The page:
Missiologist Stefan Paas contends that many Christians, but evangelicals in particular, are in danger of missing the importance of culture for the task of evangelization in post-Christian contexts. This worrisome view, he points out, is summarized “in the words of the International Fellowship of Evangelical Students (IFES): ‘Change the world, one student at a time.’” This illusory vision of societal change accomplished merely through personal conversion and discipleship has been comprehensively challenged by James Davison Hunter in his book To Change the World. Although Hunter’s work directly concerns North America, the same issues arise in a European context as well, particularly given that, as Roy himself argues, European evangelicalism has been deeply influenced by North American evangelicalism (often against the wishes of European evangelicalism’s intellectual leadership). Instead, without succumbing to the culture warrior’s delusions of reclaimed political power, Paas suggests that Christians nevertheless need to recapture a vision of the capacity of Christianity to reshape not only individuals but also societies and cultures. While I heartily agree with Roy’s timely criticisms of “culture war,” humans creatures are inevitably formed and shaped by their culture. A Christianity that, from a justifiable fear of the excesses of culture war, retreats from public engagement and surrenders the social and political realm to other actors, clings to a false hope that individual conversion and discipleship will be effective apart from wider societal transformation. While we must heed Roy’s warning and accept the pluralism of Western societies, a Christianity attentive to the way human persons are shaped by culture will continue to articulate and even inculcate a Christian vision of goodness, justice, truth, and beauty through every means possible, including politics, the arts, the media, and the university. To do otherwise is to accept not only political secularization but ultimately de-Christianization. This is a particular challenge for European Christians, as it requires the difficult task of distinguishing between vague appeals to a cultural Christianity devoid of spiritual dynamism and the genuine ways in which Western society itself has been and might be reshaped by the gospel. The former should be denounced and the latter celebrated and championed.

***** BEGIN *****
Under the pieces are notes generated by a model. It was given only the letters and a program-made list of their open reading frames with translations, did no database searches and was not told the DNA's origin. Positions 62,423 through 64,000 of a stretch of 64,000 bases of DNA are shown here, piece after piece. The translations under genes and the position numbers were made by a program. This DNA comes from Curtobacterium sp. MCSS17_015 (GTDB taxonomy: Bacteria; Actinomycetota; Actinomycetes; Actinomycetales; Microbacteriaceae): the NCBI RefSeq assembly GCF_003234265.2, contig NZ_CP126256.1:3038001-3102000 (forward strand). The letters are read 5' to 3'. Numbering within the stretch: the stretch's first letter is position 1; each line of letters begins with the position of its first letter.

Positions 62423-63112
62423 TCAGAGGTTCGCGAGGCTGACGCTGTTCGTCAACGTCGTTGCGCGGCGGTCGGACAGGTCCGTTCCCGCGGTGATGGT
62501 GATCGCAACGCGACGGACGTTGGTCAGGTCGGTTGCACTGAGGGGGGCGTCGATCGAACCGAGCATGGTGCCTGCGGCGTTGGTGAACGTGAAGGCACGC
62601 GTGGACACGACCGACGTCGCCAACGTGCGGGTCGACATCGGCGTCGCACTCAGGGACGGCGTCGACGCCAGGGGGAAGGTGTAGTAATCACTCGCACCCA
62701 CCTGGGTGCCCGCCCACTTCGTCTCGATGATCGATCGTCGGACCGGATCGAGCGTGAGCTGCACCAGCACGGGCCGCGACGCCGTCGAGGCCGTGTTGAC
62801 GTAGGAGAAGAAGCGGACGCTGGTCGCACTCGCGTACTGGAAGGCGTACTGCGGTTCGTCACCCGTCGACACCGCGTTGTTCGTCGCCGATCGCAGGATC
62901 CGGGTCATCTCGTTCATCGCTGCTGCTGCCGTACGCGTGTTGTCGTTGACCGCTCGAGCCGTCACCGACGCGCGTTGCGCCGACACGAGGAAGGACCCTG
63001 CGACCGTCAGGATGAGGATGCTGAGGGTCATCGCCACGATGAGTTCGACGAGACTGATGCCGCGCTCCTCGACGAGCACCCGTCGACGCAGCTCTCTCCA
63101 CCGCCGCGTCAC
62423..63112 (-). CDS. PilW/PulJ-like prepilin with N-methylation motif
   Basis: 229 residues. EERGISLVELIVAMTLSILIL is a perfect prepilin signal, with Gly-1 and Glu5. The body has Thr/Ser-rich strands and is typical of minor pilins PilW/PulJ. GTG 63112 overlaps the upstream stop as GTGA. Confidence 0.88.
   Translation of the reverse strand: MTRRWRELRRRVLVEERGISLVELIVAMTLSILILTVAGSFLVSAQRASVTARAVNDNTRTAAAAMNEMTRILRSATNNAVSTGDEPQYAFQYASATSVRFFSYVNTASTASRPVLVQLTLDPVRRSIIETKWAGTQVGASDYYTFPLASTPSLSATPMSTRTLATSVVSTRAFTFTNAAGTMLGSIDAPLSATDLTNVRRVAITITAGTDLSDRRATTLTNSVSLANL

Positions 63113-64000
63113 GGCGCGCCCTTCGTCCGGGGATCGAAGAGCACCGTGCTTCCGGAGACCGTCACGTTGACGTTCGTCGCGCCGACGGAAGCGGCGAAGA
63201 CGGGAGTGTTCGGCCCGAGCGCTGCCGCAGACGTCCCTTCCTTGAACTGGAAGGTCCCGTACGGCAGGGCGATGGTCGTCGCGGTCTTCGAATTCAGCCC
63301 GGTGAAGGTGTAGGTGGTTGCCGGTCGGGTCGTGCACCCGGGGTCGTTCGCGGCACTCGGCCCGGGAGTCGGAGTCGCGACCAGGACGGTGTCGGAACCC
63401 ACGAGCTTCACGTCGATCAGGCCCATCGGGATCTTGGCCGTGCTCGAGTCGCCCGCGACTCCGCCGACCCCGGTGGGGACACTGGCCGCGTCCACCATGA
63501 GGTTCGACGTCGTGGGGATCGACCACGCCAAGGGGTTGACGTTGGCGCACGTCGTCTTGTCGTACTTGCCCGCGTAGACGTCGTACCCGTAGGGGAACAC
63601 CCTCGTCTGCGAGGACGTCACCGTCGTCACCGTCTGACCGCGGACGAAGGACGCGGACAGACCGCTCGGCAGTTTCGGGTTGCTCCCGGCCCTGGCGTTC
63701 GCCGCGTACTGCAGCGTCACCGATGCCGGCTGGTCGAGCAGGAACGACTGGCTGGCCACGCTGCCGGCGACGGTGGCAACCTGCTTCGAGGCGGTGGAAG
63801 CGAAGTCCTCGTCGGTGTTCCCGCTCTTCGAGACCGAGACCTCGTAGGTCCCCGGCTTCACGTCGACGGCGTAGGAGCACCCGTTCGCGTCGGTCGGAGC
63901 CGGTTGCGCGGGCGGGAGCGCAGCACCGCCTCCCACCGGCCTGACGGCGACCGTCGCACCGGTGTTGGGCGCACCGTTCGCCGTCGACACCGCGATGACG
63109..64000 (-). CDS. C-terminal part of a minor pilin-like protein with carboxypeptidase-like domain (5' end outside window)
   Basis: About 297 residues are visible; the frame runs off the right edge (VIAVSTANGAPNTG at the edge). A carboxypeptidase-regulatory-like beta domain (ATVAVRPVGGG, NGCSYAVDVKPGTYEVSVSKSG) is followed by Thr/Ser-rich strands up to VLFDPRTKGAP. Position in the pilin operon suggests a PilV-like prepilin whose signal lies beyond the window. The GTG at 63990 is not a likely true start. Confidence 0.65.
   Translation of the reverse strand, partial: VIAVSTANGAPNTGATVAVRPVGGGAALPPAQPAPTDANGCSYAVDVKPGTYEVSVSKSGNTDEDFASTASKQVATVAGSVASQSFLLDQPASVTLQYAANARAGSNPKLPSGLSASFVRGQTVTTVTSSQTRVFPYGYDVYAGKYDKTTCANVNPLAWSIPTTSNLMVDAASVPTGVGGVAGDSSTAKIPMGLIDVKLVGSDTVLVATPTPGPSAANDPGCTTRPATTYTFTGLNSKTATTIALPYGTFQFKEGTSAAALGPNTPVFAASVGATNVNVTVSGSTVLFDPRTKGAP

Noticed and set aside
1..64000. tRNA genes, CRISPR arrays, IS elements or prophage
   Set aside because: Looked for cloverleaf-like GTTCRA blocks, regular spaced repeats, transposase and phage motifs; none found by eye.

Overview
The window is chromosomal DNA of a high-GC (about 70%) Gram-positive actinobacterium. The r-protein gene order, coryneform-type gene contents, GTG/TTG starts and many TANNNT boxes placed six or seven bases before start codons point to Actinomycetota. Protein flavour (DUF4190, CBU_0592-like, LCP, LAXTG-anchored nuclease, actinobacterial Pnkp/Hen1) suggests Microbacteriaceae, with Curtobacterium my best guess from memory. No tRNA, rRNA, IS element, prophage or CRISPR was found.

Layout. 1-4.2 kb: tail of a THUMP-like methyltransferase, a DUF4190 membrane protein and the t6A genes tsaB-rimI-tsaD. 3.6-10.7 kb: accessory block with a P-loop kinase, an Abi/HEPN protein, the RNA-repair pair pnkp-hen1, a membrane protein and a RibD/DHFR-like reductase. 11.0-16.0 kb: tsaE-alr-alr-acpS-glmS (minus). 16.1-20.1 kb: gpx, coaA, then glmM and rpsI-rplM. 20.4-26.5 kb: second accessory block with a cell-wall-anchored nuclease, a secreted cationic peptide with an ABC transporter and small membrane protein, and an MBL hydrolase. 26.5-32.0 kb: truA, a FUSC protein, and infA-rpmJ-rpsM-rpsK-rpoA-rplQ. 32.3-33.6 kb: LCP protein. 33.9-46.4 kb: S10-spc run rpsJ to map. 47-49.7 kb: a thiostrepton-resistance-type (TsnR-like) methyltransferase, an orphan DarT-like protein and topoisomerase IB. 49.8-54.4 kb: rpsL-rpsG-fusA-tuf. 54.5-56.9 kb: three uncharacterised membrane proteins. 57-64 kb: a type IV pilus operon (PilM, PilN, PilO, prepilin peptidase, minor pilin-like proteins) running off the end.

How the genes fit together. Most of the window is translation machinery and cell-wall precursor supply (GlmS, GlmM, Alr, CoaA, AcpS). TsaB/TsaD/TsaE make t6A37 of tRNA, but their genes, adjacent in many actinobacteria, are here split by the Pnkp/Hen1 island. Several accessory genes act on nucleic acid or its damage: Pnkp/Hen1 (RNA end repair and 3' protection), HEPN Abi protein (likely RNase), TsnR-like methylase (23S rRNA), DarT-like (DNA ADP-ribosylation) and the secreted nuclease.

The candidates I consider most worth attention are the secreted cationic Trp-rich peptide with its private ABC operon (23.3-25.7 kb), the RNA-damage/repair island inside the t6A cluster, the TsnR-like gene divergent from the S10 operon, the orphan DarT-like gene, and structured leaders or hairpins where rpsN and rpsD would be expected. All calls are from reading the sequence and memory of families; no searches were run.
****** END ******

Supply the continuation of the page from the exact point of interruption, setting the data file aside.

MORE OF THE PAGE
The Patient Wisdom of Augustine
What might such a vision look like for Christian mission in a secular context that is wary of the ways faith can be co-opted by social and political forces but is nonetheless convinced that social, intellectual, and political transformation is an essential part of the church’s missional task?
If one is, like Roy, attentive to the danger of faith’s assimilation to the social or cultural values of the surrounding society, there is no stiffer antidote than Augustine’s City of God. The text is structured around a ramified contrast between two cities, divided by two loves, resulting in two ends. One city, the city of man, is overpowered by love of self, resulting in a lust to dominate others, while the other is fuelled by a love of God, which in turn fuels a desire to serve others and direct them to their superlative, eternal end in the enjoyment of God. Augustine’s critique of the city of man is so all-encompassing that he insists that earthly societies are bereft of true justice. On Augustine’s terms, such a conclusion is unavoidable. If justice involves giving to each their due, then surely our most basic and comprehensive duty as creatures is to our creator. Thus, Augustine—in a claim that would have scandalized his contemporaries—concludes that if one defines a republic, as Cicero does, as the common good of a people who are justly governed, then not only is Rome deeply flawed but it has never even arisen to being a republic. For Augustine, without the love of God ordering all other loves, there simply can be no justice.